Reveal More

reveal Dynamic, expanding, dropdown… These are all terms that are often associated with interesting and, sometimes, fun interface elements. But, they can also contribute to the obfuscation of the interface and deterioration of the User eXperience.

twhirl, a desktop Twitter client, was recently upgraded. Within twhirl‘s upgrade were some needed, and fully appreciated, improvements to the User eXperience — most notably, along the lines of Usability.

While the interface change was not major, in terms of pixel area within twhirl, many (myself included) have found that this simple change has dramatically enhanced their experience of the product and, in turn, their interactions with Friends and Followers on Twitter. twhirl’s upgrade has also provided us with an opening to the topic of the oft encountered, lesser User eXperiences that hide more and reveal less than most people’s corresponding expectations and desires.

Before talking more about the nice new bits of twhirl, let’s first discuss and understand which information and design decisions can lead to confusion and frustration, and why an interface should be kept simple and reveal more.

Hidden Actions

Hidden actions and hidden information result in hidden choices, slowed decisions, and confusion. The less searching, less thinking, less clicking, the better the user’s product experience will be. There are many commonly found interface elements that work against users’ product experiences, two of which are drop-downs and scrolling lists.

Down and Out


Drop-downs always require at least 2 clicks to use – one click to open, and another click to make the selection.

The information contained within a drop-down interface element is hidden. Simply to see or reference the available options that the user has, that user first has to open it. The deficiency of this type of interface becomes even more apparent when the drop-down contains actions, as opposed to attributes. Actions typically necessitate greater engagement by the user than attributes – after all, people use an interface to accomplish some task (through action). And each of these actions, via a drop-down, always requires 2 clicks; 2 clicks repeated again and again do not present a simple experience.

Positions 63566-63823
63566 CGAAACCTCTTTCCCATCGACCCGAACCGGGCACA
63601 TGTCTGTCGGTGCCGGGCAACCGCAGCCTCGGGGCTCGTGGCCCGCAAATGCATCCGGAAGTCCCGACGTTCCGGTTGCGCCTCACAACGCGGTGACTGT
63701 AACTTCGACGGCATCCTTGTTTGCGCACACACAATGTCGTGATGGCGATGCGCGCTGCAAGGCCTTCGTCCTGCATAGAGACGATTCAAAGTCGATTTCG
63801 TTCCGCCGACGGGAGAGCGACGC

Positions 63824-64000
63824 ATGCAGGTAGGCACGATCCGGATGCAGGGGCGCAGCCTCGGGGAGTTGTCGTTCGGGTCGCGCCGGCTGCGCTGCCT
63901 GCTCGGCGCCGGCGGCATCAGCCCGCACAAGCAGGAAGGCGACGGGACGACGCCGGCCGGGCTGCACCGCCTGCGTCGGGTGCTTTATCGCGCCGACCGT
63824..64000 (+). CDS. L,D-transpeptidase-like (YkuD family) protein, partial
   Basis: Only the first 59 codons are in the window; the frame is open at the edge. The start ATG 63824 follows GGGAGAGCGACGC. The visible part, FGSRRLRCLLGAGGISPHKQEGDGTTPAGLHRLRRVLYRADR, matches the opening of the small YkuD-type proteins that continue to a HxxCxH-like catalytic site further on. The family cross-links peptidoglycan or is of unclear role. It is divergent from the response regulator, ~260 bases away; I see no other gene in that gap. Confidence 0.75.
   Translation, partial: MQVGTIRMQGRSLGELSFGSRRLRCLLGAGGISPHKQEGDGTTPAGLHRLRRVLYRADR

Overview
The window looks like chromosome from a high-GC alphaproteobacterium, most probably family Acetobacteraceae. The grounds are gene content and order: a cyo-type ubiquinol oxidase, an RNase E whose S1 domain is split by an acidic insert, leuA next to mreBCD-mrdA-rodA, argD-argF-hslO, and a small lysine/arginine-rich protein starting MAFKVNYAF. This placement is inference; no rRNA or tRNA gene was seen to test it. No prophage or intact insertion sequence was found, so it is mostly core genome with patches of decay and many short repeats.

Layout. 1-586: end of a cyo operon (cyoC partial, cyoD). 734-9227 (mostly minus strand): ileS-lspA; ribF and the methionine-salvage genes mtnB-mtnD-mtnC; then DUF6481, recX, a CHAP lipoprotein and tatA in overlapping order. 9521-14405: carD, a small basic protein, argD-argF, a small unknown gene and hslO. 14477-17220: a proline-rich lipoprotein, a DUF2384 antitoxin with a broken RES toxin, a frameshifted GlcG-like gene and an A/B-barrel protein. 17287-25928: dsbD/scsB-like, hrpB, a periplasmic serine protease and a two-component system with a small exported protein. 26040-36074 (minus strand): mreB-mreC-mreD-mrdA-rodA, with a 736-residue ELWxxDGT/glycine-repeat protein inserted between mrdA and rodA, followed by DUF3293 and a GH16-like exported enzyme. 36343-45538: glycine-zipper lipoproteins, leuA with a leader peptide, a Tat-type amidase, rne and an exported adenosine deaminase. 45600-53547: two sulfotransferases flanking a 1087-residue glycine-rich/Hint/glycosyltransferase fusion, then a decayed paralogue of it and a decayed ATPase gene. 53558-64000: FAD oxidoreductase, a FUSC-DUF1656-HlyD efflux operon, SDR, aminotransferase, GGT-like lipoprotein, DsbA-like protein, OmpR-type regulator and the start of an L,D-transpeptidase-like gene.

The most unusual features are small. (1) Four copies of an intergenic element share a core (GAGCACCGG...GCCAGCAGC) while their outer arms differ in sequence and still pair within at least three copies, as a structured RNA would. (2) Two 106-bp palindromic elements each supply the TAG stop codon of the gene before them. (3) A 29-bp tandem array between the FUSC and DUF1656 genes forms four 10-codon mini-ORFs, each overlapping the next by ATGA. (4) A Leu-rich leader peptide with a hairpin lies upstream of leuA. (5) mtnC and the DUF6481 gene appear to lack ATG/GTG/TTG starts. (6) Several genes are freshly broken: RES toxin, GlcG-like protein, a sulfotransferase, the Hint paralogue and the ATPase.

The drop-down also suffers from other ailments. In many situations, when a drop-down has been opened, some other part of the interface becomes covered, unnecessarily hiding other choices or even information that may soon, or immediately, be relevant to the current decision process.

Many websites, for example, use drop-downs to allow the user to indicate within which State they reside. The information applied to the drop-down results in a very long list, one that needs to be carefully scanned and scrolled through until the desired answer has been located – a very cumbersome process.

Instead of using the drop-down, the user of the product can be better served with more obvious, more revealing (of information and intention) interface elements. In the previous example of the State selection drop-down, one can provide the user with a basic textfield. Everyone knows how to type the correct State; and for those that make a mistake (e.g. typo), backup the less confusing interface with sound error checking, correction, and prevention.

Needless Scroll

Scrolling lists exhibit many of the same Usability shortcomings familiar to drop-downs. Scrolling lists do not allow for everything to be easily seen at the same time – they require scanning and scrolling.


An application of scrolling lists, that I am sure you have used within numerous online products, is multiple item selection. An example of this implementation is one in which the user is prompted to select their favorite five items from the entire list. Not only does this implementation result in shielding all of the available options from view (how do you know what five to pick unless you know everything that is available?), the scrolling list also hides many, or all, of the selected items – concurrently hiding from view possible mistakes made in deselecting earlier selections.

Here too, the User eXperience can be improved through simplification and revealing more. Selecting from a list that reveals all available options simplifies the decision process. Selecting my favorite five items from a list that reveals all available options, not only simplifies the selection process, but also helps prevent me from making mistakes (e.g. accidentally deselecting the wrong item).

Wrong Dynamics

Of course there other dynamic elements, regions of the page that appear and disappear, menus and windows that conceal portions of a product’s interface, et cetera, that also exhibit many of the similar downsides as drop-downs and scrolling lists. The important lesson that can be applied to many forms of interface element is that, through some small changes in a product’s interface, through revealing more, the product experience can easily be improved.

A Brisk twhirl

Among the many pluses that twhirl has always had in its favor is its Usability, within a simple and pleasant User eXperience. twhirl has always done well in capturing the key features, and primary goals and desires, of Twitter and the Twitter user base. Prior to the latest product upgrade (version 0.7) the default interface looked like this…